• To estimate a 20° angle, use an angle guide.
  4. 4Repeat this motion about 20 times on each side of your blade. Alternating between sides of your blade is important to ensure you sharpen the blade evenly. Draw the blade against the stone 10 times on each side, then 5 times, then 3 times, then alternate single strokes back and forth 6 times. Stop when you’ve raised a burr on the knife’s edge—a feature that steel will naturally form when one bevel is ground until it meets another.
    • You can test to see if a burr has formed by applying your fingernail—carefully!—to the edge of the blade.
    • 20 times per knife edge is a rough estimate: if your knife just needs a touch-up, you may need to grind it fewer times. But if your knife is really dull, you may need to grind longer.
  5. 5Flip the stone over, and repeat the previous 2 steps to polish the edge. Turn the stone over to the softer side, and then, applying softer pressure, draw the blade across as if you’re trying to slice into it. As you did with the coarse side of the stone, alternate between sides of the blade about 20 times. Your goal is to smooth over and eliminate the burrs created by sharpening the knife over the coarser grit. This transforms the blade from a ground edge into a finer, honed edge.[4] X Research source
    • The rough grit side of the stone is used to grind the steel down, while the fine grit side is used to sharpen or hone the knife.
  6. 6Further polish or strop the edge to the desired sharpness, if you want. Strop the blade by dragging the blade across a substrate—such as leather, paper, wood, or even the stone you’ve been using—in the opposite direction you’d drag it to slice (i.e., in the opposite direction you’ve been grinding it). This will help smooth out some of the burrs left by grinding.[5] X Research source
    • Stropping will make the edge better suited for “push cutting” (cutting directly into materials, pushing straight down without sliding the blade across the object) but may impair slicing ability: without the microscopic serrations left by grinding with a stone, the blade tends to not bite into things like tomato skins.
  How to Sharpen a Knife Without a Sharpener: DIY Methods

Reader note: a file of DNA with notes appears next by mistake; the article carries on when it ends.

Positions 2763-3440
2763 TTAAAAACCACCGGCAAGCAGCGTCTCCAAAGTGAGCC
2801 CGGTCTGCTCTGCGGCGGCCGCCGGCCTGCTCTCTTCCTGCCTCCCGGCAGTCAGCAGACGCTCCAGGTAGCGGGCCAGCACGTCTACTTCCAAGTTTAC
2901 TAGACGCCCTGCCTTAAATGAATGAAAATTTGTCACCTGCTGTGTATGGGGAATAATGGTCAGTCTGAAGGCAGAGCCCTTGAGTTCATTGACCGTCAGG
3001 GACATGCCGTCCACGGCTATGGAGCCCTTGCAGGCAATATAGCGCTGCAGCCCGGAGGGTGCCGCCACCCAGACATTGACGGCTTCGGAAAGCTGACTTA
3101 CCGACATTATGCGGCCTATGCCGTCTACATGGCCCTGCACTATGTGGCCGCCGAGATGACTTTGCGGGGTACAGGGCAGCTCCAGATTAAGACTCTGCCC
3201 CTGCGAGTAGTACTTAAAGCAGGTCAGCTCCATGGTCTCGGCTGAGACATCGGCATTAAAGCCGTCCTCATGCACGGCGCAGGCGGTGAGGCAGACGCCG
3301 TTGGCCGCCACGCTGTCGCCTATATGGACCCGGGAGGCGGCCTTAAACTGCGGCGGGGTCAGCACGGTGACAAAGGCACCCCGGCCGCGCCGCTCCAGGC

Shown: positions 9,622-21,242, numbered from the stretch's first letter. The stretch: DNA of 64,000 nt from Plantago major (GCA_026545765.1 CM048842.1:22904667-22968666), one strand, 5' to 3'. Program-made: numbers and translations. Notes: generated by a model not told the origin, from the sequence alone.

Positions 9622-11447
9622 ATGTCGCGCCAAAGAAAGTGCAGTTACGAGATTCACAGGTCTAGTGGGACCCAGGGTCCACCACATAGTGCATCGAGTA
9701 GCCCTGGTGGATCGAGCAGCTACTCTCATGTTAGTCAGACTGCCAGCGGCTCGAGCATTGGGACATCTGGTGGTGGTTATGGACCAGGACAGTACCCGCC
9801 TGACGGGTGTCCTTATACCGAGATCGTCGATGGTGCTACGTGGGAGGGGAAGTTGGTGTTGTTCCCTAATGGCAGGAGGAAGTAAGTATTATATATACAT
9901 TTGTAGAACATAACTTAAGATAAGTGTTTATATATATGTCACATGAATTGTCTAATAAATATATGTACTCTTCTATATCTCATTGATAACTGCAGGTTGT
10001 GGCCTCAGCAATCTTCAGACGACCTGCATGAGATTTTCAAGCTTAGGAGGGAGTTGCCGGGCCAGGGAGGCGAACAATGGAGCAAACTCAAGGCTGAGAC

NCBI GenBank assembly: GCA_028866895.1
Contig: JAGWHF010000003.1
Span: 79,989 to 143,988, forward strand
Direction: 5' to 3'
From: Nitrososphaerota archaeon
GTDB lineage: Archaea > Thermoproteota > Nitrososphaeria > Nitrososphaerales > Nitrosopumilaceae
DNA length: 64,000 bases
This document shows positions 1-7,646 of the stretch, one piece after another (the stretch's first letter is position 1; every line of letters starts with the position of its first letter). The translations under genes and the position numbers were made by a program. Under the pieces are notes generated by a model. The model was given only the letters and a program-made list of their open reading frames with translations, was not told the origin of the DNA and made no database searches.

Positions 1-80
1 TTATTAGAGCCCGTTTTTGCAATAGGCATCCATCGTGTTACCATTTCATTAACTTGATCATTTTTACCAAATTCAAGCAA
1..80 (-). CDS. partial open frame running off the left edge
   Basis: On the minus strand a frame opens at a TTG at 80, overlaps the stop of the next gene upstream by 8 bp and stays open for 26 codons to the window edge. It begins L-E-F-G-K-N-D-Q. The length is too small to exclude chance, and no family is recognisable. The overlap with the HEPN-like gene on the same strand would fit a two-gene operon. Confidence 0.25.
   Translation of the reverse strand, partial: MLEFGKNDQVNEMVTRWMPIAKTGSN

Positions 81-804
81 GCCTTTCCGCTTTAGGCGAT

Using a Honing Rod (Sharpening Steel)

  1. 1Hold the honing rod in your non-dominant hand with the rod facing away. Grip the handle, making sure to keep the rod at a comfortable angle facing away from your body. Keep the rod tip elevated above the rod handle.[6] X Research source
    • If you’re new to honing, consider placing the tip of the rod against the surface of a cutting board or work table for stability. It’s slower than holding the rod out in the air, but much easier.
    • Honing and sharpening aren’t the same thing. A honing rod realigns the metal in a blade, massaging small nicks, indentations, and flat spots away.
    • Using a honing rod regularly delays the need to use a whetstone. The less you use your whetstone, the longer your knives will thrive.
  2. 2Use your other hand to position the blade against the rod at a 20° angle. Grip the handle firmly with the fingers of your dominant hand, and place your thumb on the spine of the knife, far away from the blade edge. Your angle doesn’t need to be exact, just approximate.
    • Make sure to maintain the same angle throughout the honing process. Changing the angle used during the honing process won’t smooth out the metal in the blade as much as using a consistent angle will.[7] X Research source
  3. 3Draw the knife down the rod. Start this motion with the heel of the knife touching the rod and end it with the tip of the knife touching the rod. Drag the knife down blade-first, as if you are attempting to slice into the rod. Use only as much pressure as the weight of the knife itself.[8] X Research source
    • It’s all in the wrist: without moving the wrist, you won’t be able to sweep the entire blade—heel to tip—across the honing rod.
  4. 4Alternate sides of the blade 6 to 8 times. This will ensure your blade is evenly honed. And voila! You’ve got a perfectly honed blade.[9] X Research source